Clearly, franchises like Indiana Jones or Tomb Raider had a big influence on the developers of this game, and think about what Indy and Lara do most of the time: Sure, they have a whip and pistols to go ham on their adversaries, but what they do mainly is run away and get chased by baddies. The Lamplighters League’s early levels really channel this spirit. You grab the lost package and run – you don’t actually have to beat the guards.

The next mission in the harbor of Marseille is all about making contact with your pilot and getting to his plane in one piece. The mysterious assassin from the opening cutscene is there, and she’s really strong – way too strong. So what do you do? You get the pilot, blast some fuel barrels in the vicinity to punch a hole into the ring of goons surrounding you, and make a run for it. That works even better if you find the secret area of the map, which contains a flash bomb you can temporarily blind her with, buying you valuable time. I could hear Jon Williams’ legendary theme trumpeting in the back of my head the entire time as the characters made their way to the plane (no boulder in sight, but we do have Ingrid).

As your party of loveable rogues is growing, so are your options to solve problems. Eddie, a Saboteur, can pick locks and lay out electric mines, which lure in unsuspecting guards by making some noise before shocking them. This works even better on wet floors, where the effect expands to everyone standing in the water. That’s how I easily got into the secret area in Marseille. He also has two pistols in combat, enabling him to fire double shots at one foe or select two different targets. Paired with a passive that grants him some free reloads from time to time, he’s a great asset.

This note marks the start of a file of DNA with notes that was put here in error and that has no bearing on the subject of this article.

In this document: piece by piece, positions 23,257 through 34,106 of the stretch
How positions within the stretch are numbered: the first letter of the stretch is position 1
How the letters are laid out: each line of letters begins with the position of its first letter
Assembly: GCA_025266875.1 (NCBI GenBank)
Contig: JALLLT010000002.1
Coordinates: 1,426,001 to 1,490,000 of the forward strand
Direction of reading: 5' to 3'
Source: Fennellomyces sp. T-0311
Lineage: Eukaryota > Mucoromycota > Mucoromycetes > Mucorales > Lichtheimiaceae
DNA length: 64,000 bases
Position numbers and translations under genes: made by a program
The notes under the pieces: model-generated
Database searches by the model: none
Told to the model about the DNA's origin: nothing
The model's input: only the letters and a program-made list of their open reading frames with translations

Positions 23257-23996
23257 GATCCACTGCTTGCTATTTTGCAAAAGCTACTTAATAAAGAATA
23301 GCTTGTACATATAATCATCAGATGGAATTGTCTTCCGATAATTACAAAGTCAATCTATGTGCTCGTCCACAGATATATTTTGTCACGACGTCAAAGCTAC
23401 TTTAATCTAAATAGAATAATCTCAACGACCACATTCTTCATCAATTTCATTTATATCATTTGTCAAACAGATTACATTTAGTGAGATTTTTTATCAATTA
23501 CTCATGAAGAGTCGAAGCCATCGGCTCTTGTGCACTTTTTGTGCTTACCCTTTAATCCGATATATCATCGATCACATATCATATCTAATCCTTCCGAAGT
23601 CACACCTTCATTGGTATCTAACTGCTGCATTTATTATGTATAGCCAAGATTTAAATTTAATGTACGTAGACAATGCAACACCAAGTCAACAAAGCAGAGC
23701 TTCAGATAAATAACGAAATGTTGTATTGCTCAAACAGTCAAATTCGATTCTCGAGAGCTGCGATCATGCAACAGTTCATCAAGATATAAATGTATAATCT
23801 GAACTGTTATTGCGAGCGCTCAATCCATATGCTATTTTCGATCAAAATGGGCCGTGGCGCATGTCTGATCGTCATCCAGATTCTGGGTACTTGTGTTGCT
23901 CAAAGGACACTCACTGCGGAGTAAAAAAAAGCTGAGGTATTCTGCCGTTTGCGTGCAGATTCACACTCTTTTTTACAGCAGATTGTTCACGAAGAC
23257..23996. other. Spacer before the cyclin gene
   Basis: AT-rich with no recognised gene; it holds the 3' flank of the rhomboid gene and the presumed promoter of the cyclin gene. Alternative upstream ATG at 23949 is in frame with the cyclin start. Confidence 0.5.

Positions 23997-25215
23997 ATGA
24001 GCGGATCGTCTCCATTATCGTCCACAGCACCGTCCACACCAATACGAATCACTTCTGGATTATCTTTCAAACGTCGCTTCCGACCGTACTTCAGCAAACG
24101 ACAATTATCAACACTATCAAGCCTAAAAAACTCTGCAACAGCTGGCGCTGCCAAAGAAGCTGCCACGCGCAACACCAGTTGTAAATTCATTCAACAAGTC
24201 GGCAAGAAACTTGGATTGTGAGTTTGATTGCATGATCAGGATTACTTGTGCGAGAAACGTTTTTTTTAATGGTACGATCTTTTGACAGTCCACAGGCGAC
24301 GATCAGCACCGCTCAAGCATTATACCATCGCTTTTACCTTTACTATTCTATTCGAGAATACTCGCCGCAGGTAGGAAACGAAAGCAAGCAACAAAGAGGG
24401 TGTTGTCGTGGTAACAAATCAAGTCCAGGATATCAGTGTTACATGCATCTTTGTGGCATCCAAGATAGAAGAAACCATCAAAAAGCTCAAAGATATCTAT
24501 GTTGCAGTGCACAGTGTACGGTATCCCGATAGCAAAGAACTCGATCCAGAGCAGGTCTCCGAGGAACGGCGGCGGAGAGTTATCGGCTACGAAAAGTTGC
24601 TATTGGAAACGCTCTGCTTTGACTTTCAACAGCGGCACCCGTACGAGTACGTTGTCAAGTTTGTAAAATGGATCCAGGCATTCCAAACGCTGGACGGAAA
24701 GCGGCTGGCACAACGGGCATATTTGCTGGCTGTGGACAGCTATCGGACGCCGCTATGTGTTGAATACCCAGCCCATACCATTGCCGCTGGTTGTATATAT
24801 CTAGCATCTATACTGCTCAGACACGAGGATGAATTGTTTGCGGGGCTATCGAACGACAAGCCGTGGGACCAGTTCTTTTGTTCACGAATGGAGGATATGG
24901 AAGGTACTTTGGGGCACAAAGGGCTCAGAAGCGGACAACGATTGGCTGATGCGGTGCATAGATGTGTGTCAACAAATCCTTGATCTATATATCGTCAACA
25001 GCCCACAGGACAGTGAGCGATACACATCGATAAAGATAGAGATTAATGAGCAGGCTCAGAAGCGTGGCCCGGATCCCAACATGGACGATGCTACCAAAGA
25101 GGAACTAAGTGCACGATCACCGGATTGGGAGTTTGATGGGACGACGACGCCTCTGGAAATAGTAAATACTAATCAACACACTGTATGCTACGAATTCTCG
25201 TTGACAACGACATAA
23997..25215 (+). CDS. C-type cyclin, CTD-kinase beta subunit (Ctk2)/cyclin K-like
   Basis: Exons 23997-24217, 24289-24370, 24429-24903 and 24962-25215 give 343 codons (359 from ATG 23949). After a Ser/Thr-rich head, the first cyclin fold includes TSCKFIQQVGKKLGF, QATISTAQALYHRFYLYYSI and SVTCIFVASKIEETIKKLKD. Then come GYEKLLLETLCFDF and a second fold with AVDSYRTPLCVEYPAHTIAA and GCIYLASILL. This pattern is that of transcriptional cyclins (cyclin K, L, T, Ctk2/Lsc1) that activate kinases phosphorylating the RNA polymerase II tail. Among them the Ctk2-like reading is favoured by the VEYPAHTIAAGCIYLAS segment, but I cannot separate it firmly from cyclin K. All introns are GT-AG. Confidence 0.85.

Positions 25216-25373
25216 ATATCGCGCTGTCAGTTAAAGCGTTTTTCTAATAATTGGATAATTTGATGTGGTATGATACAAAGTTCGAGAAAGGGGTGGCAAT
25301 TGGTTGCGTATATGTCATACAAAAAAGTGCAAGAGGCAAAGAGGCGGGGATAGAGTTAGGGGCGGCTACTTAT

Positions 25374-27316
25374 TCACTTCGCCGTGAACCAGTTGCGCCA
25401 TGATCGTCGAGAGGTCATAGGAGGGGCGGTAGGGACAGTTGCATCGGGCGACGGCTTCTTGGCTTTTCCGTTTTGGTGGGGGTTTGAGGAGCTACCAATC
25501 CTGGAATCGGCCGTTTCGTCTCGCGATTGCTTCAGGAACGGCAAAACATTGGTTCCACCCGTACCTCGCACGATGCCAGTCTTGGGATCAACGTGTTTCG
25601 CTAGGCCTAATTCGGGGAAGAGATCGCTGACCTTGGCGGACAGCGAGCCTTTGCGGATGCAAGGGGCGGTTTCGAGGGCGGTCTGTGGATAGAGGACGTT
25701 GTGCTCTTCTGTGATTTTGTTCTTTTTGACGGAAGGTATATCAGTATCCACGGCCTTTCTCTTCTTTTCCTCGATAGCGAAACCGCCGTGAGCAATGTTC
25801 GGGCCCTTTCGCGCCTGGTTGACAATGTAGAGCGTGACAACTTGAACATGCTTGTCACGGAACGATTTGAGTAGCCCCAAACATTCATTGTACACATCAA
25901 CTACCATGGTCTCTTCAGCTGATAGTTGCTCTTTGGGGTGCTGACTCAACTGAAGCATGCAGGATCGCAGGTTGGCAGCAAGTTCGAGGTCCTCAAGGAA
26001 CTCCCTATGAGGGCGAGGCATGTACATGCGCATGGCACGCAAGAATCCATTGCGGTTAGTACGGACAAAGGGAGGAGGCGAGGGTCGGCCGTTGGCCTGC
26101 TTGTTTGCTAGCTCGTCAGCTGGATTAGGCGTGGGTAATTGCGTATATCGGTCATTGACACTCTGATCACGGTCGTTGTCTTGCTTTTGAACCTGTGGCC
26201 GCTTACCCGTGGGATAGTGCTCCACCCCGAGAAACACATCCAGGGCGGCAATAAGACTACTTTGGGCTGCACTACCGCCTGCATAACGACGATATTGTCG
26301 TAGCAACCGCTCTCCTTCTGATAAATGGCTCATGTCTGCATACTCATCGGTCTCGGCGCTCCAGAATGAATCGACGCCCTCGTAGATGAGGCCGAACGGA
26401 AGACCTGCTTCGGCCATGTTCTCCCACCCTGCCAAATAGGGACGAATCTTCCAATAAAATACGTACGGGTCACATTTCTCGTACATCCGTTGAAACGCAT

Combat itself feels very good: the UI is instinctive, you can easily change targets, and your odds of hitting, missing, and getting a critical hit are all clearly displayed above your opponents – yes, it wouldn’t be a turn-based tactical combat game without the gods of RNG having a say. There is full and half cover, applied directionally, and an action point system regulating how much a character can do in one turn. Your characters can all take their turn simultaneously, so there is no turn order you need to keep in mind. Fuel barrels, different surfaces, the high ground, and lots of other factors have influence on how combat can go.

The preview, obviously, showed just a glimpse of what’s possible – just enough to whet the appetite. Imagine my disappointment when I found myself back at the main menu after the second mission. It had me hooked – the mystery, the artstyle, the slick gameplay, all of it.

If what wasn’t in the preview – the world map, the character customization and progression, and all the rest of the announced features – hits the mark as well as this slice of combat, exploration, and vibes does, The Lamplighters League will steal the hearts of genre fans when it releases on PC and Xbox Series X|S.